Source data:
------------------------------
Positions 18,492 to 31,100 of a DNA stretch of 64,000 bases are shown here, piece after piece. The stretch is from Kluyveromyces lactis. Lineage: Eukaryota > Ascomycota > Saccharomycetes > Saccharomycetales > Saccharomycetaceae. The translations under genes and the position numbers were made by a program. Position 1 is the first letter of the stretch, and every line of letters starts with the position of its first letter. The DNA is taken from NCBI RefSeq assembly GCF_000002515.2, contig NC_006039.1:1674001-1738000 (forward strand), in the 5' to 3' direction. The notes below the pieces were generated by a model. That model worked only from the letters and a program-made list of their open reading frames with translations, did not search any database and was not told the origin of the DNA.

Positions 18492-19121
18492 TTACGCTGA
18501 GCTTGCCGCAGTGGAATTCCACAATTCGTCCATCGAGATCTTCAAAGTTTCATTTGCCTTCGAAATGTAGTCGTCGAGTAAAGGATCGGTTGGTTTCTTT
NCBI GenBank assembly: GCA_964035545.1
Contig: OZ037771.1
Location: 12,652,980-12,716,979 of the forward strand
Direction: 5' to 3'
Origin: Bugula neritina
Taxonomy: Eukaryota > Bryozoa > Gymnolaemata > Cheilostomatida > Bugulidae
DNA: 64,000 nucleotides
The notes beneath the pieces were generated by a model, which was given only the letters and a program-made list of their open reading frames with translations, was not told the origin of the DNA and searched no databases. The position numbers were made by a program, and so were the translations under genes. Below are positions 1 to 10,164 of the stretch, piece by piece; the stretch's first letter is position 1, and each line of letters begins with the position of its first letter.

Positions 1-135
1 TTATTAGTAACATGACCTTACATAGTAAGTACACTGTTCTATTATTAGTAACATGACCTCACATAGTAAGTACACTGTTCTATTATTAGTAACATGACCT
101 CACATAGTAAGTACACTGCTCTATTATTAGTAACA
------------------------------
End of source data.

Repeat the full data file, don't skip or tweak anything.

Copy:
Positions 18,492 to 31,100 of a DNA stretch of 64,000 bases are shown here, piece after piece. The stretch is from Kluyveromyces lactis. Lineage: Eukaryota > Ascomycota > Saccharomycetes > Saccharomycetales > Saccharomycetaceae. The translations under genes and the position numbers were made by a program. Position 1 is the first letter of the stretch, and every line of letters starts with the position of its first letter. The DNA is taken from NCBI RefSeq assembly GCF_000002515.2, contig NC_006039.1:1674001-1738000 (forward strand), in the 5' to 3' direction. The notes below the pieces were generated by a model. That model worked only from the letters and a program-made list of their open reading frames with translations, did not search any database and was not told the origin of the DNA.

Positions 18492-19121
18492 TTACGCTGA
18501 GCTTGCCGCAGTGGAATTCCACAATTCGTCCATCGAGATCTTCAAAGTTTCATTTGCCTTCGAAATGTAGTCGTCGAGTAAAGGATCGGTTGGTTTCTTT
NCBI GenBank assembly: GCA_964035545.1
Contig: OZ037771.1
Location: 12,652,980-12,716,979 of the forward strand
Direction: 5' to 3'
Origin: Bugula neritina
Taxonomy: Eukaryota > Bryozoa > Gymnolaemata > Cheilostomatida > Bugulidae
DNA: 64,000 nucleotides
The notes beneath the pieces were generated by a model, which was given only the letters and a program-made list of their open reading frames with translations, was not told the origin of the DNA and searched no databases. The position numbers were made by a program, and so were the translations under genes. Below are positions 1 to 10,164 of the stretch, piece by piece; the stretch's first letter is position 1, and each line of letters begins with the position of its first letter.

Positions 1-135
1 TTATTAGTAACATGACCTTACATAGTAAGTACACTGTTCTATTATTAGTAACATGACCTCACATAGTAAGTACACTGTTCTATTATTAGTAACATGACCT
101 CACATAGTAAGTACACTGCTCTATTATTAGTAACA